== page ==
Amongst the myriad of imposing challenges currently weighing upon American society and abroad, the most pressing leadership issue of today is the need for a genuine practice of integrity instilled in corporate and organizational cultures. This essay will discuss how the lack of honesty and transparency in business and other sectors of life have reaped disastrous results for those who fail to practice them. The discussion begins with a quote from The McKinsey Quarterly about the quandary corporate leaders face when attempting to balance the need for a company’s long-term health and reputation against short-term profits and personal gratification or gain.
In an interview with Daniel Yankelovich, The McKinsey Quarterly staff writers Mendoca and Miller (2007) commented, “As more and more executives come to recognize that a company’s reputation is an important strategic asset, many are understandably confused as they ponder the numerous social and political issues that now stand alongside simple profit as a measure of long-term corporate health.” (p. 1). Unfortunately, leaders in some of the largest and most well-known organizations have not been able to withstand the temptation to place profits or personal gain ahead of long-term corporate health and reputation. In fact, recent events in the (a) corporate, (c) financial, and (d) political sectors of the United States serve as prime examples of how the lack of honesty and transparency has led to termination and loss for all stakeholders including the individual, the organization, its employees and the community at large. Included in such examples are:
1. The accounting debacle that brought down such large corporations as (a) Enron (aided by Arthur Anderson), (b) Adelphia, (c) Tyco, and (d) WorldCom each of which was forced to reorganize or close for filing false financial reports in order to maximize the value of their respective stocks. (Wygal, 2004, p. 1).
2. The collapse of once mighty investment banks like Lehman Brothers, Merrill Lynch and Washington Mutual as well as America’s largest mortgage company, Countrywide Mortgage, due to the ill-conceived subprime mortgage lending scheme. This crisis has led to the disintegration of the United States’ housing market and subsequently to a steep decline in the global financial markets. (Duncan, 2008, p. 1).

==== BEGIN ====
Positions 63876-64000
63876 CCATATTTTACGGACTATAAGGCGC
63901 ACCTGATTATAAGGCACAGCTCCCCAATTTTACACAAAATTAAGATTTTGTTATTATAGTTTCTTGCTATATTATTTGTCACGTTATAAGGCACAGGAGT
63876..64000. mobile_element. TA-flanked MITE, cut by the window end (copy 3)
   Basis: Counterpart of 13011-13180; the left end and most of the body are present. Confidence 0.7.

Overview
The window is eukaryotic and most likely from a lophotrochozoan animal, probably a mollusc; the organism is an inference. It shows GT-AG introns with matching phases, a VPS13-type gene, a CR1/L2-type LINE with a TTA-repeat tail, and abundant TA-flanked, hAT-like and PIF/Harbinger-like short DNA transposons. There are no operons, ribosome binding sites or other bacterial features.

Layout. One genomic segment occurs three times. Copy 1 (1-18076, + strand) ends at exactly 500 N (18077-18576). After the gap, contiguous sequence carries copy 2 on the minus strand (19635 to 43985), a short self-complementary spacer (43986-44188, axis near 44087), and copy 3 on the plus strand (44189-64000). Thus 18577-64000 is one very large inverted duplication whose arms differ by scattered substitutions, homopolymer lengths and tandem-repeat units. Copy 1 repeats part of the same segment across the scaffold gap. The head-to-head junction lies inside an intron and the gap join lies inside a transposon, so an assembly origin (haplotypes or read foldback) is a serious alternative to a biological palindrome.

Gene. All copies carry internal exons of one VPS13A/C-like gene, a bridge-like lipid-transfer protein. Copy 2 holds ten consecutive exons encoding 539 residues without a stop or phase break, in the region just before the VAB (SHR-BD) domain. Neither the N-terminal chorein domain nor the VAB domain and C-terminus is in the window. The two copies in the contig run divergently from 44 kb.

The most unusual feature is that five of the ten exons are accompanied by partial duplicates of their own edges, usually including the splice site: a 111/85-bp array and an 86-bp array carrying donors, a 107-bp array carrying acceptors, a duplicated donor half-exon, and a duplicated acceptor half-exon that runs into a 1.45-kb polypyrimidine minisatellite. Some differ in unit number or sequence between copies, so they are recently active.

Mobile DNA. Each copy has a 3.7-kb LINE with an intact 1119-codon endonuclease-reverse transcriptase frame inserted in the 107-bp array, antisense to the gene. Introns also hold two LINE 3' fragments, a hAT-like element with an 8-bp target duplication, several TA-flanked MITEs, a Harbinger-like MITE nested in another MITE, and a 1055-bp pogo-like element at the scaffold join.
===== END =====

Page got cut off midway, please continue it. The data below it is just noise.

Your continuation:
3. The exploits of Illinois governor Rob Blagojevich who has allegedly attempted to sell the Senate seat of President-elect Barak Obama to the highest bidder and has now been impeached by the Illinois state legislature. (Bone, J., 2008, p. 1).
In all the above cases top level executives either hid the truth or used positions of authority for ill-gotten gain. Their unethical actions resulted in a short-term thrill ride with an ultimate end that left stakeholders and shareholders worse off than when they started. In contrast, in a Business Week article published in April of 2002, Wee points out that sticking to a high ethical standard allowed corporate giant Johnson & Johnson to weather short-term public relation nightmares tied to its tainted Tylenol product and continue doing business for the long-term. (p. 2). All these examples illustrate that the most pressing need for today’s leader is to learn how to set aside the intense pressure for short-term gains and instant gratification in order to instill high ethical standards that will ensure sustained growth and long-term corporate health and profitability. This is so because potential clients remain loyal to companies they trust.
Trust is a major key for sustained growth. If customers trust a company to consistently offer superior products and services on the up and up and at an affordable price, they will repeatedly frequent that establishment. On the other hand, if an operation seems seedy and underhanded, regular and potential customers alike will flee and take their business elsewhere.